Under pressure to soften Brexit, May meets Northern Irish 'kingmakers'

She met DUP leader Arlene Foster, whose Eurosceptic Northern Irish party has 10 parliamentary seats, for more than one hour of talks in Downing Street.

As Britain entered a sixth day of political turmoil, Mrs May's team continued talks with Northern Ireland's Democratic Unionist Party (DUP) to secure their support after the Prime Minister failed to win a majority in last Thursday's election.

Opposition Labour leader Jeremy Corbyn congratulated May on "returning as PM" and said he "looked forward to this parliament, however short it may be", in reference to her weakened support base as the head of a minority government. "I hope that we can reach a conclusion sooner than later", Foster said.

Ms May faces the task of satisfying both the pro-European and eurosceptic factions of her party, keeping Northern Ireland calm and negotiating a divorce with 27 other European Union members whose combined economic might is more than five times that of Britain.

Former Prime Minister John Major said he was concerned a deal with the DUP could thrust the province back towards violence almost two decades since a US-brokered peace deal brought peace to Northern Ireland.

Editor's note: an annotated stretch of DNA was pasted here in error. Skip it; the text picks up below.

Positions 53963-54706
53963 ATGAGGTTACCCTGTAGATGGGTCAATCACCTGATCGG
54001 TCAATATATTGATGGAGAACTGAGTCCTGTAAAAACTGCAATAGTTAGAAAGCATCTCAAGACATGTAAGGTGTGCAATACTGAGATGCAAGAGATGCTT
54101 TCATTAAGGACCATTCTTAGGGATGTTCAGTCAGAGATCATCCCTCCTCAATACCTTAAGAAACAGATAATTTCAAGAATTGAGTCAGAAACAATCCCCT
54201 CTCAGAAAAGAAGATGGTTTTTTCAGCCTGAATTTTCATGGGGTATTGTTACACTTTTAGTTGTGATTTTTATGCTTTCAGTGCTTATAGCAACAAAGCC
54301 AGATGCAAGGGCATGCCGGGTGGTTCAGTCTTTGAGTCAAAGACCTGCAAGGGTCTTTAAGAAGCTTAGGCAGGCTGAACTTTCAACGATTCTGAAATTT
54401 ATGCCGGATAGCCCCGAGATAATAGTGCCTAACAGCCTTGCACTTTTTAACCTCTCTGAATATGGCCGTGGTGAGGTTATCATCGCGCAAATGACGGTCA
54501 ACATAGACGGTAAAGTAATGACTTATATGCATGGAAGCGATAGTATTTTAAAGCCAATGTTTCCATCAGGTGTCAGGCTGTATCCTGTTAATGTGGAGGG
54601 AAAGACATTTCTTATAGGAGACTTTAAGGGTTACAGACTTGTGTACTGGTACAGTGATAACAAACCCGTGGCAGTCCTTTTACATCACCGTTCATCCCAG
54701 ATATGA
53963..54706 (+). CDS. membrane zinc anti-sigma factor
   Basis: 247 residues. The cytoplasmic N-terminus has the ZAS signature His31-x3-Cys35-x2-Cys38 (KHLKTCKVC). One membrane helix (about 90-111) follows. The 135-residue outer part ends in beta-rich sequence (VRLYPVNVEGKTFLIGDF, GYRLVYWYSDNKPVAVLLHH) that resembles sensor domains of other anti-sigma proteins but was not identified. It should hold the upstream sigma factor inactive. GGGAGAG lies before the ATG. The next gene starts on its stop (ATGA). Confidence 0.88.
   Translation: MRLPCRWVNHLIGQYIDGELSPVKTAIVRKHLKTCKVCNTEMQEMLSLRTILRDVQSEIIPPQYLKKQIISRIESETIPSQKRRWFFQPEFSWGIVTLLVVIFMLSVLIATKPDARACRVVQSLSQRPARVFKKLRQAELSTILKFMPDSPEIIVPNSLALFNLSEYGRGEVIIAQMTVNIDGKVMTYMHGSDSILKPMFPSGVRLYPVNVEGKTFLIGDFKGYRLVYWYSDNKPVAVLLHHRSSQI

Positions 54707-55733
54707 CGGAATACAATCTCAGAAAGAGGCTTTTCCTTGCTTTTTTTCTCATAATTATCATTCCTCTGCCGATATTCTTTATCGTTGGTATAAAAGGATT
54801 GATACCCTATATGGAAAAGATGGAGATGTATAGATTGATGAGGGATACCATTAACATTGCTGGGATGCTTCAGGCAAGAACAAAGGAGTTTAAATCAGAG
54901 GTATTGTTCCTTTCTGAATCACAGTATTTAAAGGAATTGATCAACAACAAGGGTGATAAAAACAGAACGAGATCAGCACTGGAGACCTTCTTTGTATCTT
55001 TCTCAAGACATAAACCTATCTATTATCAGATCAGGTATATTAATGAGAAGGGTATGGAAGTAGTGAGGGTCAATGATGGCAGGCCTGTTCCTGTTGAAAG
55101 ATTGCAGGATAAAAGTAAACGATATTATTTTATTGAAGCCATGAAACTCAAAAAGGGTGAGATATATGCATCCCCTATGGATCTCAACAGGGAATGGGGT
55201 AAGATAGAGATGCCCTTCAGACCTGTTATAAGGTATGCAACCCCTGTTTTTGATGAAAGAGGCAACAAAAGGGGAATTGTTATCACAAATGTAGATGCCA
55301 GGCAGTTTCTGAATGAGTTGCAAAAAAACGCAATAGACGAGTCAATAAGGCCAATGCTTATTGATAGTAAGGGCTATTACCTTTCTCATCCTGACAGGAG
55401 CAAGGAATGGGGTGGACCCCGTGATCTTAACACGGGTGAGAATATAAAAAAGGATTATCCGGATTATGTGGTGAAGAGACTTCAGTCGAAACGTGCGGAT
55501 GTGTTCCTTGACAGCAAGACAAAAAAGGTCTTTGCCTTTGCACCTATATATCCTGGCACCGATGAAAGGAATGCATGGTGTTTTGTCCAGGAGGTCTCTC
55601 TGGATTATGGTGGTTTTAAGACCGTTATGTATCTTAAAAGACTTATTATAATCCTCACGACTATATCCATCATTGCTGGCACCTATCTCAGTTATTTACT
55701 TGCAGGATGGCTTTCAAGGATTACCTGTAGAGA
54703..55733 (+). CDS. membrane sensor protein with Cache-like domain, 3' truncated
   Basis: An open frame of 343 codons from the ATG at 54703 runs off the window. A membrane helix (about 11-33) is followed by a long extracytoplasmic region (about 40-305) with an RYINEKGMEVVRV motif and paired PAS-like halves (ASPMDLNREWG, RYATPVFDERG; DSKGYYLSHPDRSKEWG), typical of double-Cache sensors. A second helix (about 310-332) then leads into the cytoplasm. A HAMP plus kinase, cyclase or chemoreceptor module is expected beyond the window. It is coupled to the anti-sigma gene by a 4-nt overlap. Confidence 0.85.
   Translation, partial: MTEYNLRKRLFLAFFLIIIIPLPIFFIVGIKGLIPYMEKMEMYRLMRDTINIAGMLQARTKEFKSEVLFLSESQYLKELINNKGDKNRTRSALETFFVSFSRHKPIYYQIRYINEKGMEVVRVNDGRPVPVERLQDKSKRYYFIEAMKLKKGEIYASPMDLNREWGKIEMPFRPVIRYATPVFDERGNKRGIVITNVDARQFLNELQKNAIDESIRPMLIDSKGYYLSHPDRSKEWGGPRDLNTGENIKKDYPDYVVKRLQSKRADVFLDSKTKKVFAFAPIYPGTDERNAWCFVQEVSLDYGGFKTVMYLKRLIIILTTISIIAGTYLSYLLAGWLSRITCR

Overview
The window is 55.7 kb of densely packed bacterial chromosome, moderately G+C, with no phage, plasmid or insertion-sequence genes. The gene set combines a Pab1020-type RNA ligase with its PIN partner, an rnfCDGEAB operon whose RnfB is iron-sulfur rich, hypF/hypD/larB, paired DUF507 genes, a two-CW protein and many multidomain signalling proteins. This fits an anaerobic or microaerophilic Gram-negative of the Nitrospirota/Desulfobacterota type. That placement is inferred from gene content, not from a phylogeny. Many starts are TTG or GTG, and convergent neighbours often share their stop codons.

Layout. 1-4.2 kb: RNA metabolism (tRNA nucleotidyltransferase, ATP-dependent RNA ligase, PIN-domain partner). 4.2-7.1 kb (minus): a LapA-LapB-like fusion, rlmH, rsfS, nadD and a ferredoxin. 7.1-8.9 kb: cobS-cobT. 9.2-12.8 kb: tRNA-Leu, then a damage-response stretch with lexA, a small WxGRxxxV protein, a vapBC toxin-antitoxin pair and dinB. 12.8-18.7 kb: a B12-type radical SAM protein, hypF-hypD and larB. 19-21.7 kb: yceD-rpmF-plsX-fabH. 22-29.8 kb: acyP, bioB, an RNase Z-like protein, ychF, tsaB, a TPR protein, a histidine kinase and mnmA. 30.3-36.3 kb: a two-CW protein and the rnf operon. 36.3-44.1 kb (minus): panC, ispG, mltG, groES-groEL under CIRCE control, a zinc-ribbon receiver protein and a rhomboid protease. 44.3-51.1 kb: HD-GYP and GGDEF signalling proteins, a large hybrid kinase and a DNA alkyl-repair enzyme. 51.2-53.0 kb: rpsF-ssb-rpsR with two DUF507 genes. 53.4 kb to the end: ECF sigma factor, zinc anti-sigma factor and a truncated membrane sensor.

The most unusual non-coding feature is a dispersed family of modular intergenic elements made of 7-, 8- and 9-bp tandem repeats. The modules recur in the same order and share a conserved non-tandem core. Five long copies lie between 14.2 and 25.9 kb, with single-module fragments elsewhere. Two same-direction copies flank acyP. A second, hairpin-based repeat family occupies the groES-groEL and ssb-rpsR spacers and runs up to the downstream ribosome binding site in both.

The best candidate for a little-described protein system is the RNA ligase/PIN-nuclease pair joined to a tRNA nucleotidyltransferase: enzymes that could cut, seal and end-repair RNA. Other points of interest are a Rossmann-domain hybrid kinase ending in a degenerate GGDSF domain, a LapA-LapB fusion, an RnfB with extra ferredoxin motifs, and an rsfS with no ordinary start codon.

And despite French President Emmanuel Macron stating the United Kingdom could still opt to remain an European Union member, Verhofstadt added this would not mean a return to previous circumstances.

"They would see it as the government paying cash for votes in parliament, and in doing so I think that could well cost votes in the country for the Conservative party, by the bucketload, at a subsequent election", he said. "I can't negotiate with myself", Mr Barnier was quoted as saying by the Financial Times.

Under the confidence and supply arrangement being mooted by the Tories and the DUP, the Northern Irish party's 10 MPs would lend its support to the Government for key votes - such as passing the Budget and the Queen's Speech.

The Prime Minister will meet separately with representatives of Sinn Fein, the Ulster Unionists, the SDLP and the Alliance Party - as well as the DUP - in Downing Street in an attempt to allay growing concerns.

"Westminster has brought us austerity, has brought us hardship, and it has hurt the working class people in our communities", one of their MPs told reporters at a news conference in London.

"That is why we're ready to start very quickly".

May faced her lawmakers at a meeting of the 1922 Committee on Monday.

So far issues between the two parties have stopped an agreement.

Brexit negotiations that were scheduled to begin next week was also likely to be postponed.

David Davis is in charge of heading up negotiations as Britain leaves the EU How would it be different to a hard Brexit?

The talks are being closely watched in European capitals as they could delay the expected start of Brexit negotiations next week, as well as change Britain's entire approach to its EU withdrawal.

"The danger is that however much any government tries they will not be seen to be impartial if they are locked into a parliamentary deal", former Conservative prime minister John Major told BBC radio.

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